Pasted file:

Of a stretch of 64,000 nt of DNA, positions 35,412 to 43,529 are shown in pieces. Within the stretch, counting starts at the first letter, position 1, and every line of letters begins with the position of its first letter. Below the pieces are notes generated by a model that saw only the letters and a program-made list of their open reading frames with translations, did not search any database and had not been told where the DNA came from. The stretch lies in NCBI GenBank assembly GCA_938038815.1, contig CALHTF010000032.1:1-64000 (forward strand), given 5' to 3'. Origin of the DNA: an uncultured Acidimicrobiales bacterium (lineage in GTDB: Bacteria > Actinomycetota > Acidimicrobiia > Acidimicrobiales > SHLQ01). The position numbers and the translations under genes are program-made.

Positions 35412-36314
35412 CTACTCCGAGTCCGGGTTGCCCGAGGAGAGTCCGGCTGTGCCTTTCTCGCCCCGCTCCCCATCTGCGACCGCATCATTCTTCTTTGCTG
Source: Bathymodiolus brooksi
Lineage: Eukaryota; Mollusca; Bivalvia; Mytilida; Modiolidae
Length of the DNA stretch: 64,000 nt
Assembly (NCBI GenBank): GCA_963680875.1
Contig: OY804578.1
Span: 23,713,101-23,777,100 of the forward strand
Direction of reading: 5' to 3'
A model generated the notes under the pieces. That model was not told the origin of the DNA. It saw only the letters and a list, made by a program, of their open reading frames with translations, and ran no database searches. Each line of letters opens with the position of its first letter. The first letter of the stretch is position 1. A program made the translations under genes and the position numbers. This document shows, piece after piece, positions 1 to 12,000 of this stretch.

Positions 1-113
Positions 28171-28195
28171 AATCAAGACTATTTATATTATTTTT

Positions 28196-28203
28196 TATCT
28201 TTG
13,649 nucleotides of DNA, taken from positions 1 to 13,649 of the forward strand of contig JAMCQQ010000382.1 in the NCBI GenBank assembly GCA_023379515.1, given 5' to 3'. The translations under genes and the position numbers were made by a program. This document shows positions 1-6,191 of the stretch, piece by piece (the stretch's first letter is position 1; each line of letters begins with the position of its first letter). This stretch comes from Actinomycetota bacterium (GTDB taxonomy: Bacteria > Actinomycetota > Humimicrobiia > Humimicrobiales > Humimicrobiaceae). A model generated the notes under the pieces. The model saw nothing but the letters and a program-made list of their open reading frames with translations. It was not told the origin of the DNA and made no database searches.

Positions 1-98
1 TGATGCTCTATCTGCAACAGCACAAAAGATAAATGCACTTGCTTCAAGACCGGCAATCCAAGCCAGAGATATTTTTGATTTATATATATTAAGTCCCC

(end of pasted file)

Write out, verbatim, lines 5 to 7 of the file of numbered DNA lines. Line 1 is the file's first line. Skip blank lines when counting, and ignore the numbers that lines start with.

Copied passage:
Lineage: Eukaryota; Mollusca; Bivalvia; Mytilida; Modiolidae
Length of the DNA stretch: 64,000 nt
Assembly (NCBI GenBank): GCA_963680875.1